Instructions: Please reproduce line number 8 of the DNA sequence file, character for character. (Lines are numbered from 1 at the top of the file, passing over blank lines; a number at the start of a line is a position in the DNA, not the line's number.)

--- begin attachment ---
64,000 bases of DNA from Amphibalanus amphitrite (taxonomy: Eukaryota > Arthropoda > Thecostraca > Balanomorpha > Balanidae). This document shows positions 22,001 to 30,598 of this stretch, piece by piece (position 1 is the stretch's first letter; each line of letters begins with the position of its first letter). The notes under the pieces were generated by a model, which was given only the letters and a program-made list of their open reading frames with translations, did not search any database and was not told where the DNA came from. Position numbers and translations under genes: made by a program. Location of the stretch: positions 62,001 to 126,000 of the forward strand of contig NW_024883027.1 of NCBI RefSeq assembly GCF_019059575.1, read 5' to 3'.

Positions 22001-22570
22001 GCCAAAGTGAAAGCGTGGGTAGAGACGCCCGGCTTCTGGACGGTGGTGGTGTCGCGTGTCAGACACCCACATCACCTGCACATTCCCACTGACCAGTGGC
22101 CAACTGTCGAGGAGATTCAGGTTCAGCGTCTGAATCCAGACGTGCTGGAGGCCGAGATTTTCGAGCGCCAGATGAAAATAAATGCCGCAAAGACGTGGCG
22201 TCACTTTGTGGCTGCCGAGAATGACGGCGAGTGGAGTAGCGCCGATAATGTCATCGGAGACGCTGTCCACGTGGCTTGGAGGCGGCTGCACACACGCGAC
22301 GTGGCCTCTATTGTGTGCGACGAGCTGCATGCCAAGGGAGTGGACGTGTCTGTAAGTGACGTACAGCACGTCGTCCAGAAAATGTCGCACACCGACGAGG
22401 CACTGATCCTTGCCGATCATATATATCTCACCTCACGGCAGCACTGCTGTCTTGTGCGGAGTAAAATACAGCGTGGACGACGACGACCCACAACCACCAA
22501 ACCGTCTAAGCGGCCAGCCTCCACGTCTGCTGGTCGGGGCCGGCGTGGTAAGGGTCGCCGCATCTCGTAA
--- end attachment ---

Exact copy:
22501 ACCGTCTAAGCGGCCAGCCTCCACGTCTGCTGGTCGGGGCCGGCGTGGTAAGGGTCGCCGCATCTCGTAA